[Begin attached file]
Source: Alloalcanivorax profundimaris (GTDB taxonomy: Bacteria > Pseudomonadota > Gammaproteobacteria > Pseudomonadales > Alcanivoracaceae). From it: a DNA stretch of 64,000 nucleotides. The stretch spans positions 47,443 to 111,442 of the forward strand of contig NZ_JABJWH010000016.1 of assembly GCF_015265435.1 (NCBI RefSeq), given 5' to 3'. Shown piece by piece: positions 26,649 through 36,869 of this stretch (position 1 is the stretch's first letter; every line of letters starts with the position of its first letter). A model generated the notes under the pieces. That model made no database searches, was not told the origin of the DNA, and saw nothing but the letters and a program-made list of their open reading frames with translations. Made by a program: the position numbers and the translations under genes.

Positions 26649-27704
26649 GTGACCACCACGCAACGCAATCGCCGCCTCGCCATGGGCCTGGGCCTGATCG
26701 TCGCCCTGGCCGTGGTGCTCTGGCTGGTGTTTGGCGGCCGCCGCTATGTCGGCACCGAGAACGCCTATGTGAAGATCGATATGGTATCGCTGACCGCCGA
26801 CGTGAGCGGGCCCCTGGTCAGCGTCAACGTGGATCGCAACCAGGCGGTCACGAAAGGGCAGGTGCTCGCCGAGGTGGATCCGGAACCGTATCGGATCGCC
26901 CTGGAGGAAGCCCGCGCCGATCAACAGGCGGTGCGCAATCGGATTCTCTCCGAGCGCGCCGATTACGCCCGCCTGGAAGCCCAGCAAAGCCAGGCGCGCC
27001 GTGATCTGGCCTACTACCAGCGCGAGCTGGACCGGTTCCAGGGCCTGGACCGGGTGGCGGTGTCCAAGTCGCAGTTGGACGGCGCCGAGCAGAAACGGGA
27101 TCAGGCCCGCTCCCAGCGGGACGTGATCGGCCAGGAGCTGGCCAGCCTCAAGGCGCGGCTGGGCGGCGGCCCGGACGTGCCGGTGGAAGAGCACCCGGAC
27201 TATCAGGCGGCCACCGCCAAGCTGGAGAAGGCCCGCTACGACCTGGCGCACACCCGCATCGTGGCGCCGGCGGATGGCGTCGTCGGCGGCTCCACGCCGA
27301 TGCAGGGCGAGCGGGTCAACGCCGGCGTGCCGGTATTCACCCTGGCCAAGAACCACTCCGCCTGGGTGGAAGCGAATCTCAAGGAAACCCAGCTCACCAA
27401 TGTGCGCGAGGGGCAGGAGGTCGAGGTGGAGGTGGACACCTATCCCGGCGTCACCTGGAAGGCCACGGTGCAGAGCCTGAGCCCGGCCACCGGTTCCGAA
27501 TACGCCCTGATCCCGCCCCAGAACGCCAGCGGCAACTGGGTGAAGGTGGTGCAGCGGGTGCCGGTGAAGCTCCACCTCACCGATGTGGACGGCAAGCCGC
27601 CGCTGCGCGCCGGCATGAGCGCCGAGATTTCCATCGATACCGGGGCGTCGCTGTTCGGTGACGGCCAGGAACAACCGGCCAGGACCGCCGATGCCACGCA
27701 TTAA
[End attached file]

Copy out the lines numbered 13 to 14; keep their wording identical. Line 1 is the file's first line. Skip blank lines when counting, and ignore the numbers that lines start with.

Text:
27601 CGCTGCGCGCCGGCATGAGCGCCGAGATTTCCATCGATACCGGGGCGTCGCTGTTCGGTGACGGCCAGGAACAACCGGCCAGGACCGCCGATGCCACGCA
27701 TTAA